American Beauty is story of American suburbanite Lester Burnham's spiral into a depression fueled by his lustful obsession with his daughter's friend. When given the chance to actualize his fantasies, he is shocked back into his fatherly role, but this revelation comes all too late.

There is one particular question that both of these films explore and offer an answer to: What is beautiful? What is worth pursuing?
Despite these movies' great differences, one great similarity they share is that they are both about the DNA of what it means to be an America, and interestingly they are both made by non-Americans (British screenwriter Sam Mendes directed AB, Italian director Gabriele Muccino TPoH). Chris Gardener seems to be working towards everything that Lester Burnham already has, a well paying job, his own house, a family. Yet, Burnham is less that satisfied with it all. They seem to be two slices of the same person, one looking forward with wishful eyes while the other looks back grimacing.

If one were to develop a soteriology from The Pursuit of Happyness, it would be, as William Edgar says, solus bootstrapus. This move shows us a man who is essentially a "good guy", someone who has been dealt a bad hand, given the chance to do the right thing he will. Sure enough as we see, he works hard pushes through, shows himself to the be the good guy that he is. Thus happiness has been attained, or has it?

One fundamentalist website reviewed American Beauty saying this"This is the story of an American tragedy, not beauty. It's about despair. Isolation. Hopelessness." (Pluggedin review of American Beauty). Well, that is correct. The problem is, that the reviewer missed the whole point of what is ugly, what creates despair, isolation, and hopelessness. The story shows us that chasing after the American dream, reveling in greed, lust, and apathy is ugly. What we assume to be beautiful as Americans is truly ugly. Our lake houses, suvs, sterile picture perfect homes are an affront to beauty of a man who came in a borrowed inn, rode a borrowed donkey, and was buried in a borrowed grave. American Beauty's antidote for the ugliness of the American dream is to show us that the moments that truly matter are the small things in life. The voyeuristic next door neighbor shows us with Edward Hopperian style, that this world is so full of grace and beauty that sometimes his heart feels like it will explode. He remarks that in the face of a dead homeless woman, he saw the face of God staring back at him. This kind of grace, as the title of a sermon I recently heard reminds me, sings in a minor key. What would Lester Burnham say to Chris Gardener? Perhaps "eat, drink, and be merry for tomorrow we may die".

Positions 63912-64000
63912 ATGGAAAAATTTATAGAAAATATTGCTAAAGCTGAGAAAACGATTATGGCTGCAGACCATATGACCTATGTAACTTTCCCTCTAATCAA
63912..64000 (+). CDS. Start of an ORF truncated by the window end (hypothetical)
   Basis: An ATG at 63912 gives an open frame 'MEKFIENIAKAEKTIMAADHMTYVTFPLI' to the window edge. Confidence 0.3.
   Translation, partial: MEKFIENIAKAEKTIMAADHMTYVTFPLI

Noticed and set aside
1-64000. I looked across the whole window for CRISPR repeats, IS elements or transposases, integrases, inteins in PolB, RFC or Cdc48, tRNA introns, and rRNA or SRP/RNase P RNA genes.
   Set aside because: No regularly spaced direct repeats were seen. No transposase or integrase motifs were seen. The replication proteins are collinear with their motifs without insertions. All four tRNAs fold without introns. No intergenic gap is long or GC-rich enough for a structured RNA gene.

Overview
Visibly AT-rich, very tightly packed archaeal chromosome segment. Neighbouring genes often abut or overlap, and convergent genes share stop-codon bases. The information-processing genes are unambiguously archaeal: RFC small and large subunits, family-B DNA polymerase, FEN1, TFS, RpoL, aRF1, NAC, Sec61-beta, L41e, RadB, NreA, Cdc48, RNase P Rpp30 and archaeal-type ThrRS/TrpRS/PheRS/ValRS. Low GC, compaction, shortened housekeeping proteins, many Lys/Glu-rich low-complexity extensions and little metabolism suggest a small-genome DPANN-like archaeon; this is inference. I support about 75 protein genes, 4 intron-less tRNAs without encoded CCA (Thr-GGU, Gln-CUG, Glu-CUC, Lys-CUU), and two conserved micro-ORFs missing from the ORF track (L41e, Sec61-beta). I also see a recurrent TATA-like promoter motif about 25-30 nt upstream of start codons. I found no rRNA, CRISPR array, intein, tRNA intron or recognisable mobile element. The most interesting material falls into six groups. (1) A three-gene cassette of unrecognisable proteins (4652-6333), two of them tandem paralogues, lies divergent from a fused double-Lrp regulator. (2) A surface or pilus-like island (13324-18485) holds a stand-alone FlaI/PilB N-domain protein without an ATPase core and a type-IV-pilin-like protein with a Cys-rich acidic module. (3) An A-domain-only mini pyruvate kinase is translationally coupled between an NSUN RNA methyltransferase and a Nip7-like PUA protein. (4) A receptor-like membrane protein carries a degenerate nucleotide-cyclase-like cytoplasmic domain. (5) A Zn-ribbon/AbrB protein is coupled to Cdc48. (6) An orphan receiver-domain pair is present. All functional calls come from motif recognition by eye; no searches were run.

Interestingly that fundamentalist website said this about The Pursuit of Happyness.
Should
Inspirational isn't a word I would normally choose to describe a great movie, as it conjures up connotations of something sappy or overly sentimental. Nevertheless, I think that's the word that best captures Will Smith's powerful portrayal of real-life father and pull-yourself-up-by-your-bootstraps worker Chris Gardner. (PluggedIn review of Pursuit of Happyness)
I am grateful for the poignant message of movies like American Beauty, and appalled at the ugliness of The Pursuit of Happyness. With one you weep for redemption entering in like a bull on parade, and while with the other one find yourself looking for a coffee table from Ikea to turn over. What these movies show us that, while the reviewer of American Beauty cited it as a tragedy, perhaps that title is more fitting for The Pursuit of Happyness.